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Commentary Search

Don't wait to obtain crucial documents

MCGHEE TYSON AIR NATIONAL GUARD BASE, Tenn. - Service members should consider legal documents and family plans that are needed to help make important decisions should they or a loved one become unable to do so. (U.S. Air National Guard photo by Master Sgt. Mike R. Smith/Released)

MCGHEE TYSON AIR NATIONAL GUARD BASE, Tenn. - Service members should consider legal documents and family plans that are needed to help make important decisions should they or a loved one become unable to do so. (U.S. Air National Guard photo by Master Sgt. Mike R. Smith/Released)

MCGHEE TYSON AIR NATIONAL GUARD BASE, Tenn. -- I learned these past months that having "advanced medical directives" and other documents make a family emergency more manageable. It is one less issue to fix when emergencies arise.

I remembered that someone called them advanced directives during an event held to provide them for families here at the I.G. Brown Training and Education Center. My First Sergeant announced it many months ago in an email. It was easy to shrug them off - powers of attorney, living wills, wills, health care proxies and a plan.

You service members who believe you will see emergencies coming and you have another day: you should know that I thought that too. I ignored it, until it was too late.

I was 800 miles away from my loved one in September when they needed my help, but the hospital could not tell me about their medical situation or their medications. "I'm their family member," I said.

The nurse said that unless I had a medical power of attorney, they could not share their information until my loved one signed a medical release with my name.

I tried to manage their household finances too, but the banks and companies would not give me their account information. I had to provide a financial power of attorney in order to see their mortgage and car payments as well as access what bank accounts had money to pay them.

I felt powerless to help someone I loved.

Our truisms are that everyone will face a family emergency at one point in life. We all have a mom and a dad, and some of us have brothers and sisters. Some of us also have wives or husbands, sons and daughters.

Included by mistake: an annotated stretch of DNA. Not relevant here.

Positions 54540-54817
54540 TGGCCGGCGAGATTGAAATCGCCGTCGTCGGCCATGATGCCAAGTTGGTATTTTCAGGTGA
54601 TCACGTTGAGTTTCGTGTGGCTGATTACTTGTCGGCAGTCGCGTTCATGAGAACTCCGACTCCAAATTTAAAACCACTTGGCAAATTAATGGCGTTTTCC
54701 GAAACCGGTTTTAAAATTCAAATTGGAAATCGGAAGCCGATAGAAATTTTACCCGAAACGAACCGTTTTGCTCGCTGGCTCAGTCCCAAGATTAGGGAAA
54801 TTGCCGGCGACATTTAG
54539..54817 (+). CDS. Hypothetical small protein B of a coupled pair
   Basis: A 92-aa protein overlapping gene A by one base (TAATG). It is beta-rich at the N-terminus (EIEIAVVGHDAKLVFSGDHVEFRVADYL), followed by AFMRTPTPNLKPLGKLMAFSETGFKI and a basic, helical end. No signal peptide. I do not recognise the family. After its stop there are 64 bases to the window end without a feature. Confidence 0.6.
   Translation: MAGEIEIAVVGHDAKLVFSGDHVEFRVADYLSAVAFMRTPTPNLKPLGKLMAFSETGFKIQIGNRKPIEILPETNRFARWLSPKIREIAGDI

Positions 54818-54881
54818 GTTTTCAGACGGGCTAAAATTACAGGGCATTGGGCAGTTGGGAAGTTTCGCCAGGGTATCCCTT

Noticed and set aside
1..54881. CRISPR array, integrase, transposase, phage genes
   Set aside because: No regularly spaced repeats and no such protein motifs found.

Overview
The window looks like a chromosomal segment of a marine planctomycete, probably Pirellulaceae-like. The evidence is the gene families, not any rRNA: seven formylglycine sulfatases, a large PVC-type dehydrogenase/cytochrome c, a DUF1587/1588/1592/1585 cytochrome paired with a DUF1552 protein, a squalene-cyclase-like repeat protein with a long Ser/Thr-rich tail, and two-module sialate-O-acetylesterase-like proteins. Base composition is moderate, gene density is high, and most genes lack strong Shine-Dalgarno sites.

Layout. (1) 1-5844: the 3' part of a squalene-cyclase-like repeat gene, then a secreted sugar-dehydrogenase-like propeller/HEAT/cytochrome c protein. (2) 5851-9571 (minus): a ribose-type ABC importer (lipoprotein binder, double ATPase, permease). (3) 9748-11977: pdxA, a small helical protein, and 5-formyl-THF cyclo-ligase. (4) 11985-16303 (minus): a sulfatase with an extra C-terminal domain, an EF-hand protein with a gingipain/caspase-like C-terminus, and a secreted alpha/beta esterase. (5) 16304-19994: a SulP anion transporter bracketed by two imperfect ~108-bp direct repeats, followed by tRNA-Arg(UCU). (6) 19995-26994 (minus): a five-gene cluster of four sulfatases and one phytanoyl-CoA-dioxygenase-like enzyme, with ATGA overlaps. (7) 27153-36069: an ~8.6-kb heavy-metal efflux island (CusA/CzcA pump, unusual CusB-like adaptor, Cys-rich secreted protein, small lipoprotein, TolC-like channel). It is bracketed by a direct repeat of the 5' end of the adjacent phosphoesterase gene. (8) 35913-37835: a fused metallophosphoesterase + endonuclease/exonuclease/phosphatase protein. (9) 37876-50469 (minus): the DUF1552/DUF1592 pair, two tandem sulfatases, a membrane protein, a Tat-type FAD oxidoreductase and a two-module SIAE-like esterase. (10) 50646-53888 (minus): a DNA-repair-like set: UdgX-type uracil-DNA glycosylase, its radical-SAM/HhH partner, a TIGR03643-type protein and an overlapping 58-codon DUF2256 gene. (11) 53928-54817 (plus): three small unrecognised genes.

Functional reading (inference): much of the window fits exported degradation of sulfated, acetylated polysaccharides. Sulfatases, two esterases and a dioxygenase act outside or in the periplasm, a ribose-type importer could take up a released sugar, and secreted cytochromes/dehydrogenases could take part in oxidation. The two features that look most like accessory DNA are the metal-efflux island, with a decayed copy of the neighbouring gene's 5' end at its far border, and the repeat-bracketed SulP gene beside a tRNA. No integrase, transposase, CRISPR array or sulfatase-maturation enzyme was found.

I believed that hugs and saying, "I love you," or just listening would make the difference in someone's recovery. I did not plan how I would take care of a loved one's health care and finances or how they would take care of mine.

While I help defend a nation there are some simple, boilerplate legal documents that can help protect my family and me.

· The National Healthcare Decisions Day web site, which holds awareness campaigns, states that a Health Care Power of Attorney documents the person to be your voice for your healthcare decisions if you cannot speak for yourself.

· A Living Will documents what kinds of medical treatments you would or would not want at the end of life.

· The American Bar Association states on their web site that a Financial Power of Attorney helps manage titles property, like financial accounts, a house and a car if you cannot.

· A Last Will and Testament is a legal document that provides for the distribution of some or all of your property after death.

· Service members should see a base legal office or a lawyer because this article provides only a personal perspective. The Air Force Legal Assistance web site for Airmen, https://aflegalassistance.law.af.mil, lists more to consider if you or a loved one become incapacitated.

The attorney gave my problem a look of familiarity in his office. He was genuinely concerned as he talked about those legal rights that I required to help my loved one. "I'll drive out there to get them if it helps," I said.

The problem, I thought, was not the 13-hour drive or the emergency-leave but rather if my loved one could sign legal papers at that point. I worried if they would understand their rights or if I could visit them.

It could be a long trip for naught, I prayed not.

I had another battle ahead just knowing monthly bills, health insurance, lawns to cut, taxes and going, on and on. I felt sunk down from the concern of it all. I would sit and sigh at the situation, pray and call other family members for their support.

I realize now that a plan or a discussion that identified all of that and any personal wishes ahead of time would have helped me.

"You are so strong," someone told me. "'I can't imagine going through it' or 'take care of you too,'" I heard.

My commander visited with me, my chaplain ran with me, my supervisor allowed me time off, and my coworker cut my grass. I was grateful for their support, but as my loved one's supporter, I realize now that I could have done more ahead of time.